Angie King is back this month with more healthy tips for cooking with your CSA food. I included her bio again, just in case you missed her November post on healthy oils. Enjoy.
The Gourmet Healer, aka: Angie King, MS, RD, LD, lives, works and plays in Albuquerque and the surrounding area. The focus of her private practice, Gourmet Healer, is to empower individuals and families to take part in their own healing process by using Food As Medicine together with lifestyle and other therapies. Passionate about delicious food that serves the senses, the soul and the cells, Angie facilitates healing by teaching classes and workshops, producing a free monthly e-health letter, providing Integrative Nutrition Therapy to individuals and speaking to groups interested in changing their lives, starting with the foods they eat. Angie earned her Master of Science in Nutrition as well as the credentials of Registered Dietitian and Licensed Dietitian from the University of New Mexico. She also works part time for the UNM School of Medicine Nephrology Division as an outpatient Pediatric Clinical Nutritionist. She is the proud mom of a vibrant, 10 year-old daughter who keeps her on her toes and laughing.
December Tips: Healthy Spices
What if there were ways to prevent or treat illnesses like cancer, arthritis, asthma, heart disease or diabetes other than just the pharmacy? What if in addition to optimal health, these solutions could bring you pleasure and were easy to use? Wish no more. This is reality.
The answer is in your spice rack and perhaps even in your own back yard or window sill.
Not sure how or where to start when it comes to cooking with herbs and spices? Read on for a brief introduction to a few of my favorites and for tips on how to begin summoning your own inner Gourmet Healer.
Basil is a highly anti-inflammatory herb which is used in a wide variety of cuisines including Italian, Thai and Vietnamese. It has cooling properties for those with excess heat, and gram for gram, its anti-inflammatory properties surpass even those of Non-Steroidal Anti-Inflammatory Drugs (NSAIDs). Think Ibuprofen. Regular enjoyment of basil can be helpful in decreasing systemic inflammation as well as fighting minor aches and pains and even major arthritis. Have basil regularly in the form of pesto, which can be added to soups, sauces, pasta/rice salads, sandwiches, pizza and toast. Enjoy its whole leaves in green and caprese salads or as a topping for spicy soups!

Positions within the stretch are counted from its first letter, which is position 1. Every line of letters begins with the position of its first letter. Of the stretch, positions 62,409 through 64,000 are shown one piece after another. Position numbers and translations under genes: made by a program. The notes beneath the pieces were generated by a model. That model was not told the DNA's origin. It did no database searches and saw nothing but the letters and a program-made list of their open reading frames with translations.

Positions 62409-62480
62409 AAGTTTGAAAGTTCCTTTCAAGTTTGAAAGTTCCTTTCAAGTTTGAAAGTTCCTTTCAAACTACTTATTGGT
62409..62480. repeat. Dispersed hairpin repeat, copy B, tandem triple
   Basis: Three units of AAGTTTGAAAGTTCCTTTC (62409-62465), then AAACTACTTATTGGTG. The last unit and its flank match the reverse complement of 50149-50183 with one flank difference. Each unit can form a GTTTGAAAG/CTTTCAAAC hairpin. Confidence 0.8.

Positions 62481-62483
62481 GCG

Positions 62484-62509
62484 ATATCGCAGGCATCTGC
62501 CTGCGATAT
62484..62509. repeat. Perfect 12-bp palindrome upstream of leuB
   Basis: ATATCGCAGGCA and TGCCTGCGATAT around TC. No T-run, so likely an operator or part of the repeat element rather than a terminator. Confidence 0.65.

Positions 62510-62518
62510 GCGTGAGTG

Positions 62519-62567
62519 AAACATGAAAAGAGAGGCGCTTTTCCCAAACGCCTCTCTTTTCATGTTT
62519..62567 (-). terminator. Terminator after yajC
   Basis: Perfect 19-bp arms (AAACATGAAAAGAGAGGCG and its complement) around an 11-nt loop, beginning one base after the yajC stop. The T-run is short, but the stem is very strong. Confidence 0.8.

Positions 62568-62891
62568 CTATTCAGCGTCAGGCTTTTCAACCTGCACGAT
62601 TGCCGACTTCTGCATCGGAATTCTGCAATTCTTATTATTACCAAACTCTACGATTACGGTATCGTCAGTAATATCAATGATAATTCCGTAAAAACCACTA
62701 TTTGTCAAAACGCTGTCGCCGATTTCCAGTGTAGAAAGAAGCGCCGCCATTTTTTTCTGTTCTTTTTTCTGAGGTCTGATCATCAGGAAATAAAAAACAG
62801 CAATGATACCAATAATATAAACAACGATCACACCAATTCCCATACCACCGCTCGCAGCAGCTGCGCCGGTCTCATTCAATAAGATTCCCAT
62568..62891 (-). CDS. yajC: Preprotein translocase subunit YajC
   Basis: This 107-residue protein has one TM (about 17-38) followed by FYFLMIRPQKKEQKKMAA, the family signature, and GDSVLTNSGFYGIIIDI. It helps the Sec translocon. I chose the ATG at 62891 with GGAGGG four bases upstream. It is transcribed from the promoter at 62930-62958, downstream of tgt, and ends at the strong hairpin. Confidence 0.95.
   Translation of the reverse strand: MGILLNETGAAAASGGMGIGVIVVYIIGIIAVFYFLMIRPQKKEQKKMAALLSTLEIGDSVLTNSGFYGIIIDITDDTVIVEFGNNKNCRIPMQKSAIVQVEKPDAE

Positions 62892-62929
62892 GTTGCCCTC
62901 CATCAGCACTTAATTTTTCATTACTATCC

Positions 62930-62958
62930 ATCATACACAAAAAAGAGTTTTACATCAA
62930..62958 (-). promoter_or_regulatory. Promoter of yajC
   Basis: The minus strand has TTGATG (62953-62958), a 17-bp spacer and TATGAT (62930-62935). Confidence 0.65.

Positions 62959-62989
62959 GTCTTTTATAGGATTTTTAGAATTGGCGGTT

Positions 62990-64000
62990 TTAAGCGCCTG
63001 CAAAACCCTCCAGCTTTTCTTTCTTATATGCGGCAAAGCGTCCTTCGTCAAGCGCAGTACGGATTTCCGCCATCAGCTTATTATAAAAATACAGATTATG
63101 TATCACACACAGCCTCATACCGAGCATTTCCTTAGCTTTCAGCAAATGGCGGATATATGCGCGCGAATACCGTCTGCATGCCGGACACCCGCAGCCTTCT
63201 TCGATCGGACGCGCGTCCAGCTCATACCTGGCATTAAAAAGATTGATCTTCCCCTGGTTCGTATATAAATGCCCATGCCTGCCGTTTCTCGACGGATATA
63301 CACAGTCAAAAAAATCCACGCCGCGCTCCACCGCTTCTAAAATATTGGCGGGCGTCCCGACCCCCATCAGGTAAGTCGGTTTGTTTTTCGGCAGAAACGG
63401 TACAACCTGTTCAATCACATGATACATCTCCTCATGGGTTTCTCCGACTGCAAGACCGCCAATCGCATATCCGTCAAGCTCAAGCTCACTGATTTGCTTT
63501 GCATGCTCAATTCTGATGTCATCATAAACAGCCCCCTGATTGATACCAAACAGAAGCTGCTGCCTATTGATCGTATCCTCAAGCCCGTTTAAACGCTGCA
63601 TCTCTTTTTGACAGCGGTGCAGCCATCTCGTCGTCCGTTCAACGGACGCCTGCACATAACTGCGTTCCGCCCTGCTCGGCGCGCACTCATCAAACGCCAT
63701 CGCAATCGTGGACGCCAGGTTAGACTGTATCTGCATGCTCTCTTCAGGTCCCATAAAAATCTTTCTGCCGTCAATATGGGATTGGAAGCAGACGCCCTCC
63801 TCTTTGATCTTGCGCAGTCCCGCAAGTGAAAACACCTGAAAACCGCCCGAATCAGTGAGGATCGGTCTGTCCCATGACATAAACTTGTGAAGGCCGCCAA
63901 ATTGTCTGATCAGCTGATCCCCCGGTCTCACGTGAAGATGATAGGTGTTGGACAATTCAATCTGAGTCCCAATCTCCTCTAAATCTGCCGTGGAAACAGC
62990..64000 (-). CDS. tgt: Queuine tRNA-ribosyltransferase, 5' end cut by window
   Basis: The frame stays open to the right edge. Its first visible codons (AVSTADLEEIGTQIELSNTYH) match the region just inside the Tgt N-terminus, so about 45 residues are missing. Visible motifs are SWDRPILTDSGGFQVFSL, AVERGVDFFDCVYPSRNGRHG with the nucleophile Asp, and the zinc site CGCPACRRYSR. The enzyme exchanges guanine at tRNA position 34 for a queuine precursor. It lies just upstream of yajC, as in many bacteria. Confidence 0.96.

Turmeric is an anti-inflammatory spice, which comes from the Curcuma root. It has heating properties, energetically speaking, and it is used most commonly in Indian/Asian curries. Turmeric fights and prevents many diseases including Heart Disease, Inflammatory Bowel Disease, Rheumatoid Arthritis and numerous Cancers, including Childhood Leukemia and Breast Cancer. Use it with black pepper and get anti-Alzheimer’s action. It has even been shown effective in correcting the genetically altered mechanism responsible for Cystic Fibrosis. Enjoy it often in curries and in the recipe below to get the benefits.
Cilantro is another cooling herb that is used in both Latin and Asian cuisine. Like Basil, it is a great balancing agent in spicy dishes. Cilantro has been found to be a powerful antibiotic agent, meaning that it kills bacteria, particularly Salmonella, a common foodborne illness. Going into a questionable food safety situation, say, when travelling? Ask for extra Cilantro! For that matter, basil, hot peppers, horseradish and wasabi are helpful as well.
Cumin Seeds are loaded with flavor as well as healing properties. Use it to flavor up Latin and Tex-Mex dishes (cumin is what makes “taco seasoning” seem so miraculous), as well as Middle Eastern (think hummus) and Indian dishes. Cumin has been shown to improve digestion by increasing production of digestive enzymes by the pancreas and has anti-cancer properties due to its high level of antioxidants.
Herbs and Spices are easy to use. It just takes a willingness to learn and to try new things. Dining out at ethnic spots and eateries with creative menus can give you a basic understanding of what herbs and spices typically go together. Use community cooking classes, public television or The Food Network to further sharpen your skills. Worried about buying a bottle of a spice you are not sure you’ll use again? Buy a small amount to try from the bulk spice section. Problem solved!
Recipe For Success
Try this Gourmet Healer original recipe: Spiced Asparagus Fries. It’s a delicious and EASY way to enjoy asparagus (rich in folate and B vitamins for heart health and emotional health) as well as turmeric, cumin and coriander. I like to challenge those (kids included) who say they don’t like asparagus with this one, and I always win!
Until next time, enjoy your food and enjoy your life!
Blessings and Good Health,
2. Shoba G, Joy D, Joseph T, Majeed M, Rajendran R, Srinivas PS. Influence of piperine on the pharmacokinetics of curcumin in animals and human volunteers. Planta Med. 1998 May;64(4):353-6.